That is the way in which Picasso expressed how much his work was intertwined with his life; he also used the word “ diary ” with reference to his work. D.-H. Kahnweiler, who knew Picasso for over sixty-five years, wrote: “ It is true that I have described his œ uvre as “ fanatically autobiographical ” . That is the same as saying that he depended only on himself, on his Erlebnis . He was always free, owing nothing to anyone but himself. ” [1] Indeed, everything convincingly shows that if Picasso depended on anything at all in his art, it was the constant need to express his inner state with the utmost fullness.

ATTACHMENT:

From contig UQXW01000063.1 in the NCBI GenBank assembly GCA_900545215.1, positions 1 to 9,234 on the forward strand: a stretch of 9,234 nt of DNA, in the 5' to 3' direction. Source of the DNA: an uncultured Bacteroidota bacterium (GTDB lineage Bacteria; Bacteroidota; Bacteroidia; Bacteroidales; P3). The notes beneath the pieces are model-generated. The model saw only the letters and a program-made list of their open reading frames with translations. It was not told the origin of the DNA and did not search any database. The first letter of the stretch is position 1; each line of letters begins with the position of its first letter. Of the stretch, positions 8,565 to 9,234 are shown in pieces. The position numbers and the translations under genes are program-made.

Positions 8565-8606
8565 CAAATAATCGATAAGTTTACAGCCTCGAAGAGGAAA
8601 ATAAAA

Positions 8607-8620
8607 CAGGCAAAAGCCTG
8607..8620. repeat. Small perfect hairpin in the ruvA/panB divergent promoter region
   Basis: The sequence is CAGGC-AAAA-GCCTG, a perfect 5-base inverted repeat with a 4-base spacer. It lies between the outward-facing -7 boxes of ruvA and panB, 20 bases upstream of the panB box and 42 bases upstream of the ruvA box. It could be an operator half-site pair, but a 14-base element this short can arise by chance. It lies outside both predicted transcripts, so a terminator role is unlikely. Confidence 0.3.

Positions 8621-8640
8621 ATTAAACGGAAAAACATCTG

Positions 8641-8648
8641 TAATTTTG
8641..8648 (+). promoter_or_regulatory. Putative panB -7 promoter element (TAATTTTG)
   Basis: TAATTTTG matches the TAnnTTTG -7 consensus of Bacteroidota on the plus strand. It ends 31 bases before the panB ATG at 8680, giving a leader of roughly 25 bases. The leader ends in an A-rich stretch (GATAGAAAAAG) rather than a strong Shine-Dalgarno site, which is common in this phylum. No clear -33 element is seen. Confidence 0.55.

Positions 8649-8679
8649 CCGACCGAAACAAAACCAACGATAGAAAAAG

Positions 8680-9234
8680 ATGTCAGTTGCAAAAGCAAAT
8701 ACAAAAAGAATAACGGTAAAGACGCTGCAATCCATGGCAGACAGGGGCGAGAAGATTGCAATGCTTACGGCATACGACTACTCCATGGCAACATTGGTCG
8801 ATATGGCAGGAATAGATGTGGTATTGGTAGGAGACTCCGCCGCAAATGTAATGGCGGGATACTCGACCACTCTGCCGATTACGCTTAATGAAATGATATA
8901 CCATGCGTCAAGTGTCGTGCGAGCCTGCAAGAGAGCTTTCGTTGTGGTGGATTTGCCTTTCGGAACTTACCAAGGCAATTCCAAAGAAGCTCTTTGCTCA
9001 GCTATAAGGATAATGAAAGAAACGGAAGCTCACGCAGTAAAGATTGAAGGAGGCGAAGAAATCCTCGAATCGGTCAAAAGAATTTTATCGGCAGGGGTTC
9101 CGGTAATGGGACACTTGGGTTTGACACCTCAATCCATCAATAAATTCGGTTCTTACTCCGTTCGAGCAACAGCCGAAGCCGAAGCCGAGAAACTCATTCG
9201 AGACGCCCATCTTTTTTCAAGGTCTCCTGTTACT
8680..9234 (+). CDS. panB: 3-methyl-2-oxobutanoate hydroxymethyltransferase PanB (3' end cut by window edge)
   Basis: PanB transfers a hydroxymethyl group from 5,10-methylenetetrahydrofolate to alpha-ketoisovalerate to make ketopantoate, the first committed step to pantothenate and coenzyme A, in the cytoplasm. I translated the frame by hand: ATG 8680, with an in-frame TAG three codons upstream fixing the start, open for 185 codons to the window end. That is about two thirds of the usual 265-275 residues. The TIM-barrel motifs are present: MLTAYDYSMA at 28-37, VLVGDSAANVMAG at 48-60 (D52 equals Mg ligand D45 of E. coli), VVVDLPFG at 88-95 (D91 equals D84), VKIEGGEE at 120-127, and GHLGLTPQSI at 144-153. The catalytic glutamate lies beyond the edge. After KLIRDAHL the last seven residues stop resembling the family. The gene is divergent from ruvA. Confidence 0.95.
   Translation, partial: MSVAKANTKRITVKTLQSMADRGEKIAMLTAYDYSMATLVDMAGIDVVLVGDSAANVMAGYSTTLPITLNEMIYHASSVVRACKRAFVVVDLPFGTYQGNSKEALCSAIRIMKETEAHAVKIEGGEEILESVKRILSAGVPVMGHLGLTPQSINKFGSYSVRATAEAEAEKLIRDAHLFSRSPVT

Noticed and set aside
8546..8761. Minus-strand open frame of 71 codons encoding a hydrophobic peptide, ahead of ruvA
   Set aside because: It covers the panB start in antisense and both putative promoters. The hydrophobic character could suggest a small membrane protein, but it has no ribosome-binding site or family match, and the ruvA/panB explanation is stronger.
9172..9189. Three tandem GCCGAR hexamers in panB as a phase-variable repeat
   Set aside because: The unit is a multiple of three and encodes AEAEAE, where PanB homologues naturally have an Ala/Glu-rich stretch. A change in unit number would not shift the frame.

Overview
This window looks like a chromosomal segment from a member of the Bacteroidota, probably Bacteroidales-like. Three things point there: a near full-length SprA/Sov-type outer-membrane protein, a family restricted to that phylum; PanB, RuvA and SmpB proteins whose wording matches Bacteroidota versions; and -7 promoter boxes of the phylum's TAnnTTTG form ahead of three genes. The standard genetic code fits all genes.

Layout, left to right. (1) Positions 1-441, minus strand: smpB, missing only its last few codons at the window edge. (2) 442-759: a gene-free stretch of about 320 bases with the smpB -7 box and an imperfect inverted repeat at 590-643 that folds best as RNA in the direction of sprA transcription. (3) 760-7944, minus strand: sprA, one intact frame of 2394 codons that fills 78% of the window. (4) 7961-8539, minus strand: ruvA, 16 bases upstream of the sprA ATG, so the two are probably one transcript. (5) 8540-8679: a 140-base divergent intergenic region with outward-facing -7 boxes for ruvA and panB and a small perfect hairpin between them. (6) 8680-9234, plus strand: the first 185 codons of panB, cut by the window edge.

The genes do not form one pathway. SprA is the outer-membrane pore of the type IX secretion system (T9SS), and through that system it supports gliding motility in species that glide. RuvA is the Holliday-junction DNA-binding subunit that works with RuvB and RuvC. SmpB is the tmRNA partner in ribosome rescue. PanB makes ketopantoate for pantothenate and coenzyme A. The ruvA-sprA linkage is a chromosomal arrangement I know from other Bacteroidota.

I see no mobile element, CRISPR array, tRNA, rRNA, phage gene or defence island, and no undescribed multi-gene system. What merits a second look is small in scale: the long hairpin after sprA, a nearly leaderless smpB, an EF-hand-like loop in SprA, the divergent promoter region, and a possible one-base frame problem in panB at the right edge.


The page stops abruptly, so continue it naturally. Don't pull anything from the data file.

One may compare Picasso ’ s œ uvre with therapy; one may, as Kahnweiler did, regard Picasso as a Romantic artist. Let it also be noted that Picasso looked upon his art in a somewhat impersonal manner, took pleasure in the thought that the works, which he dated meticulously and helped scholars to catalogue, could serve as material for some future science. Kahnweiler testifies that in his old age Picasso spoke with greater approval of these early paintings than of those done in Barcelona, where the Ruiz Picasso family moved in the autumn of 1895 and where Pablo immediately enrolled as a student of painting in the School of Fine Arts called La Lonja. So as not to upset his father, Picasso spent two more years in there, during which time he could not but fall, albeit temporarily, under the deadening influence of academism, inculcated by the official school along with certain professional skills. “… I hate the period of my training at Barcelona, ” Picasso confessed to Kahnweiler. [2]